The Department of Animal Sciences at the University of Illinois in Urbana, Illinois, USA, has one of the world's leading--and very few--programs devoted to studying and researching companion animal nutrition. Its faculty and students are involved in much of the research that is published in top scientific journals on animal nutrition and that leads to breakthroughs in understanding pet nutrition and developing new ingredients and products for our industry.
So, when one of the department's faculty gets behind a project, you know it's probably worth the industry's support. The latest effort is a potentially exciting endeavor with a rather prosaic name: the American Gut Project. (Reading about it so soon after the US Thanksgiving holiday, I can't help but picture how our physiques looked after stuffing ourselves at our respective holiday feasts.)
Despite the name, what I find particularly exciting about this project is its study of the gastrointestinal microbiomes of both humans and animals. (OK, "gut" has a much better ring to it than does "gastrointestinal.") More and more, scientists and researchers are seeing how health conditions and diseases in one species might shed light on the same conditions in another, including humans. For example, a research initiative organized by the National Cancer Institute has several universities (including the University of Illinois and its nutritional pharmacology program for humans) studying dogs as a comparative model for tumors in humans, and vice versa. The research is looking at the role of nutrition, among other factors, in preventing cancer.
Kelly Swanson, PhD, associate professor of the Department of Animal Sciences and Division of Nutritional Sciences at the University of Illinois, explains that the main concept behind the American Gut Project is to take the research out of the lab and into the real world, where humans and animals actually live, eat and are influenced by their environments. "Our current knowledge of the dog and cat gut microbiome is based primarily on a handful of studies in research labs or of clinically ill patients," he says. "The American Gut Project will apply the existing genomic technology to free-living pets, where diet, genetics and living environment are quite different from household to household. Such a study may identify important trends that are not possible with small studies."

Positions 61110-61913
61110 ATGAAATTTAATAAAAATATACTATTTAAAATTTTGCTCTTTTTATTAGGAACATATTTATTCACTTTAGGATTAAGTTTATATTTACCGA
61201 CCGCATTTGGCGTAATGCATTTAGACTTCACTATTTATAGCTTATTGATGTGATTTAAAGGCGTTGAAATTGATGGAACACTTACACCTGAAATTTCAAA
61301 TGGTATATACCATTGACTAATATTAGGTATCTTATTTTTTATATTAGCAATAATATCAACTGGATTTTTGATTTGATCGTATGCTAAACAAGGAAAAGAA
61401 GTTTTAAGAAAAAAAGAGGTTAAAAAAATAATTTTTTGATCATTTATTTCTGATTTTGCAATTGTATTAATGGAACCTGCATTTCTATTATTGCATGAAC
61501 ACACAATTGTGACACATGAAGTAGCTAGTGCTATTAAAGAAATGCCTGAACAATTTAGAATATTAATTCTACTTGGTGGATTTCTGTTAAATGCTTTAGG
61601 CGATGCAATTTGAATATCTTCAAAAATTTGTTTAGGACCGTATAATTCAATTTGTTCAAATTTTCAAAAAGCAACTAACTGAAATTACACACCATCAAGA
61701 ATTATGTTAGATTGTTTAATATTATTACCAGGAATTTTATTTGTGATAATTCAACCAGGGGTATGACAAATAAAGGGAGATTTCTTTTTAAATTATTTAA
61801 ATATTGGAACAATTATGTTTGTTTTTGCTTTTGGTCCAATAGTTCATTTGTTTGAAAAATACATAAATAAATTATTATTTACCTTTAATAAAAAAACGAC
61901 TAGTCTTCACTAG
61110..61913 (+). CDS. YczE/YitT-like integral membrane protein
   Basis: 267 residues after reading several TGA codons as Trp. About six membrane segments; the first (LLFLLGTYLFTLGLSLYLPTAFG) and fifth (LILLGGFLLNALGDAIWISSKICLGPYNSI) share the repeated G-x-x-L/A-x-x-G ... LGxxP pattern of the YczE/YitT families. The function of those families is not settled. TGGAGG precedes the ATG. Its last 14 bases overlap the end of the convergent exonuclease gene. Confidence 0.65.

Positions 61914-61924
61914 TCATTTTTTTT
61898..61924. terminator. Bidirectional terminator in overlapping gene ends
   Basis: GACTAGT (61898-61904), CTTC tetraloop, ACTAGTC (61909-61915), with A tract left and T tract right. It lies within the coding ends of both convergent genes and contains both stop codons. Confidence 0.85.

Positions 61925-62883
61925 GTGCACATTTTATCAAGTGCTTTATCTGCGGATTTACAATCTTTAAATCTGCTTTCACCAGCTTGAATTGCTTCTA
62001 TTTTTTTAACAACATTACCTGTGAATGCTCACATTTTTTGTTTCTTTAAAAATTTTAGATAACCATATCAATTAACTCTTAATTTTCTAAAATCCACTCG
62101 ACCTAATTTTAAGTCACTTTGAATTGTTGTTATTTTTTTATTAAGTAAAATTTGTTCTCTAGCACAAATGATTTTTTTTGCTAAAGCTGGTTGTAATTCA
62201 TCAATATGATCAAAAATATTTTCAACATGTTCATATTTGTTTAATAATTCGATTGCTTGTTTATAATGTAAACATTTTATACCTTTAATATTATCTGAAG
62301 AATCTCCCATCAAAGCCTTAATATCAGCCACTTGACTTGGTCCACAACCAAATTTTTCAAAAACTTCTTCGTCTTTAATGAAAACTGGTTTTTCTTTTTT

One of Swanson's many roles is to oversee the university's companion animal nutrition lab, originally started by George Fahey, PhD, professor emeritus and well-known in the petfood industry. "Much of my lab’s research is focused on the dog and cat gastrointestinal microbiome, how it is impacted by diet and how it relates to host health," Swanson says. That's one of the reasons why he is a collaborator in the American Gut Project and is turning to our industry for support. "If enough support is generated (it is a crowd-funded project) and samples are received, this will be a highly valuable dataset for the pet health research community." And, by extension, the petfood industry.
Swanson points out that in addition to contributing to the study as a whole, participants can learn how their own microbiome and their pets’ microbiome compare to others in the project. "Plus, given its funding source, all data will be open source and readily available to the entire research community!"
So it might be fun to participate in the project just to find out more about your own GI health or that of your pet. But know that you'll be contributing to the ongoing study and development of pet nutrition knowledge, too. That reason alone might also be cause for you to consider asking your company to provide funding to further support the project.